The San Diego Fire-Rescue Department is seeing improvement on wait times on 911 calls, following an NBC 7 report highlighting the problem.
In data released to NBC 7, fourteen emergency callers waited more than a minute for an answer from the SDFD dispatch center between Sept. 7 and Sept. 17.
That number was down from 63 emergency 911 calls waiting for more than a minute between July 13 and July 24.
The call answer times were obtained through a California Public Records Act.
SDFD Fire Chief declined to sit down with NBC 7 and answer questions about the effort to fix the situation.
But Mónica Muñoz, a spokeswoman for the fire department, sent a statement, which in part, said the wait times are improving and the city is hiring more dispatchers to handle the call volume.
Last month, NBC 7 exclusively told you about how the Dispatch Center was "on the brink of crisis," according to the union leader for dispatchers.
"We are very proud of the exceptional work our dispatchers do, especially because they have experienced the burden of mandatory overtime recently," said Muñoz. "They represent our department well and provide excellent and often lifesaving service to the public."
The City and the Fire Department have significantly improved morale, staffing, and hiring, according to dispatchers, and confirmed by Muñoz.
The mayor authorized an increase in the total number of budgeted fire dispatcher positions, bringing the total to 51, according to Muñoz.
That was an increase of eight positions.
The department hired 14 new dispatchers who will start Monday.
The training period is about six months.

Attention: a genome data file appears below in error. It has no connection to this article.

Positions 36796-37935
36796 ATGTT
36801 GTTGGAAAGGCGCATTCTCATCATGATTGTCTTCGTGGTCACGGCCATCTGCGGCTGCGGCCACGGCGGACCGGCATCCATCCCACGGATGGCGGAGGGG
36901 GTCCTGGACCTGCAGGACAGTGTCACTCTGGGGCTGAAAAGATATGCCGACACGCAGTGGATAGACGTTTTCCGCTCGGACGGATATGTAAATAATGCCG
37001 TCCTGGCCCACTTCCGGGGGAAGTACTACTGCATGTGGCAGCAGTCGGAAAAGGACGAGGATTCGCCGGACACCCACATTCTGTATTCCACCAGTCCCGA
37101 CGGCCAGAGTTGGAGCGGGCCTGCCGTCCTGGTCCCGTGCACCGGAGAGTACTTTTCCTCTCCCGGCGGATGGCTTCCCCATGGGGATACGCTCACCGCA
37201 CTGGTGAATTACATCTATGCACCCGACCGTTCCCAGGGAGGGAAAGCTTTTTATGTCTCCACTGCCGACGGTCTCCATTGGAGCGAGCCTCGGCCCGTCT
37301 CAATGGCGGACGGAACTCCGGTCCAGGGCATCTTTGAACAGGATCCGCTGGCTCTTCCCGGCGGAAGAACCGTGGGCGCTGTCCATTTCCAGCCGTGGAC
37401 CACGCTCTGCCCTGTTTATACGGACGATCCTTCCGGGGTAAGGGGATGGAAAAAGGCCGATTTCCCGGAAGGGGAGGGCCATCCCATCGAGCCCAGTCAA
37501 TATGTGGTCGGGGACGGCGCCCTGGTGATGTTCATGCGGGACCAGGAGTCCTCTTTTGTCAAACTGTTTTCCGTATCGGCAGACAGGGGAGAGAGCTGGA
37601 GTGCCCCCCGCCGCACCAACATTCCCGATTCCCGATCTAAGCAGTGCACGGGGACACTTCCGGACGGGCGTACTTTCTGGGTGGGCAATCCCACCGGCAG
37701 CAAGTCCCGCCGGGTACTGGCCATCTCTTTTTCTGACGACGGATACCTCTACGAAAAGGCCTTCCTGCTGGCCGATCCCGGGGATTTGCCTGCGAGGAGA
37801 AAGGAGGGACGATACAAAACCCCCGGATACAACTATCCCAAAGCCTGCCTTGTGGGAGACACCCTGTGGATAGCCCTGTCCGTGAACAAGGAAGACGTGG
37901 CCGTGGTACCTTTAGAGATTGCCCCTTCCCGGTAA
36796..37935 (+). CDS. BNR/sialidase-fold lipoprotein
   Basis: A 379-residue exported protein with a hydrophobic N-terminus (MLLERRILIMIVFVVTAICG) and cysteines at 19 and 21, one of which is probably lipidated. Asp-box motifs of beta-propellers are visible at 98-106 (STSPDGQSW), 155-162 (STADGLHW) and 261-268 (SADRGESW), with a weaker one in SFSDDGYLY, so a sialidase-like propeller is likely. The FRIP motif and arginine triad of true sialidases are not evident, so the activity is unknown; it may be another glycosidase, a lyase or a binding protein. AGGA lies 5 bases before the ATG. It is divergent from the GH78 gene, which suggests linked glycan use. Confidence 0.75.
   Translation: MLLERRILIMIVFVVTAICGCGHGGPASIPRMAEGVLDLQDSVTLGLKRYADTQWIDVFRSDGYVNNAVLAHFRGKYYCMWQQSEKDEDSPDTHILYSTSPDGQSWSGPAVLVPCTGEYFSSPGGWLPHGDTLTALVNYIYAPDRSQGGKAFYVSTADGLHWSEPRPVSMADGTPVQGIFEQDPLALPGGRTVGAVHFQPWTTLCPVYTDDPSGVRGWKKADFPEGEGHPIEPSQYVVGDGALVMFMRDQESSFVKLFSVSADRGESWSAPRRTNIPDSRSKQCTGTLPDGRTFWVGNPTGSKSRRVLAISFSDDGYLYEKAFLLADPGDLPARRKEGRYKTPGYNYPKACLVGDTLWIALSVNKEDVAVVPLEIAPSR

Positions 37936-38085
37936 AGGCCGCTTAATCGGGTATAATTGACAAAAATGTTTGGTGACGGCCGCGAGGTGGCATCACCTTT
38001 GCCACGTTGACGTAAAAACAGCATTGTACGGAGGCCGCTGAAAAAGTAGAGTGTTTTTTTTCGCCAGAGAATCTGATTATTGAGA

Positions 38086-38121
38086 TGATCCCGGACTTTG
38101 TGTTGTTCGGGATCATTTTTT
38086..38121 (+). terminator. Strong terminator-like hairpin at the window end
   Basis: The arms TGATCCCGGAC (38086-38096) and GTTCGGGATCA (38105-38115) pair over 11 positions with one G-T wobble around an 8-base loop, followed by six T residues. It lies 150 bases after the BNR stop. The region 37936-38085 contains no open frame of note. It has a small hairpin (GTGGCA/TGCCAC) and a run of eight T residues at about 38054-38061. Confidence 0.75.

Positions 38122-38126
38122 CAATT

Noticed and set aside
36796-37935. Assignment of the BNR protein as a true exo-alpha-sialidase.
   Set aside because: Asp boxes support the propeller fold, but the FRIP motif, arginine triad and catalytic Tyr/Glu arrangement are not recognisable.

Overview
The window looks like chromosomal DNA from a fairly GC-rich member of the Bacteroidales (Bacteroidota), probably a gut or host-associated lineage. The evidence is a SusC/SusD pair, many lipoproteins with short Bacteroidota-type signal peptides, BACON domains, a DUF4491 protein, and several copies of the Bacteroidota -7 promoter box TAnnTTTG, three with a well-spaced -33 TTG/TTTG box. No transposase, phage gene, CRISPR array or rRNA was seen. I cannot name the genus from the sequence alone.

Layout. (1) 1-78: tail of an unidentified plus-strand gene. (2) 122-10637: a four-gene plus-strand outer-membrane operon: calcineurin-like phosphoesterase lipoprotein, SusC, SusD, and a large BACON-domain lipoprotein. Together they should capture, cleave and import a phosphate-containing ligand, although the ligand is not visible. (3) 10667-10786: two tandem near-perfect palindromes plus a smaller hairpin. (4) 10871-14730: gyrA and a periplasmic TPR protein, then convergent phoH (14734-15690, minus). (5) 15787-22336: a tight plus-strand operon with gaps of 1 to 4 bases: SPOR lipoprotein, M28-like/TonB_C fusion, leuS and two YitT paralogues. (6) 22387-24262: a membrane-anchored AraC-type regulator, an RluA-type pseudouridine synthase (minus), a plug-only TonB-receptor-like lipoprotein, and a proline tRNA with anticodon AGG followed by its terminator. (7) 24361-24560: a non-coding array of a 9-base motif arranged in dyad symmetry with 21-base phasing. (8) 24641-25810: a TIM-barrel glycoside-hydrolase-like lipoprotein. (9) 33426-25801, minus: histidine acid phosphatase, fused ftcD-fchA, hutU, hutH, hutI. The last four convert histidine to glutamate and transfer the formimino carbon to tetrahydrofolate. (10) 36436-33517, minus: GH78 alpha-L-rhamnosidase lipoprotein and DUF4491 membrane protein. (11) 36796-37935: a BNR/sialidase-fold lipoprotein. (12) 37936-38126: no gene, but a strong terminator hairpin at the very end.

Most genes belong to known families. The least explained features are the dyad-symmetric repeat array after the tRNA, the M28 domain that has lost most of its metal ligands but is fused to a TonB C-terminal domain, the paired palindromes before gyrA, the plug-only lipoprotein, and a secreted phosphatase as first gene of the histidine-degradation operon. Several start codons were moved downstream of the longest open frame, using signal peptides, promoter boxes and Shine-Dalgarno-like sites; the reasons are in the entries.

Fire dispatchers who were eligible received a $1,000 bonus or an increase from one pay step to the next higher pay step as an incentive, according to the city.
Mandatory overtime has been reduced, resulting in employees scheduling more overtime shifts on a voluntary basis.
"We have reduced the mandatory overtime being assigned by lowering the required staffing on the floor during a shift from ten dispatchers to eight," Muñoz confirmed. "More dispatchers are now volunteering for overtime on the days they desire versus being assigned (mandatory) an additional number of hours at the end of their shift or an additional shift on their days off."
The city is not out of the woods yet, according to dispatchers and the data. The most recent data provided to NBC 7 by Muñoz showed one call waiting longer than two minutes for an answer on Sept. 9.
This number was down drastically from call wait times for an approximately two-week period in July, obtained through the California Public Records Act.
About 19 callers waited more than two minutes for an answer between July 13 and Aug. 1.
These calls, however, are the rare exceptions, according to the data.
An overwhelming majority of calls – between 89 and 98 percent, depending on the day – are being answered in 15 seconds or less.
The dispatch center answered nearly 8,500 calls during the two-week period in July.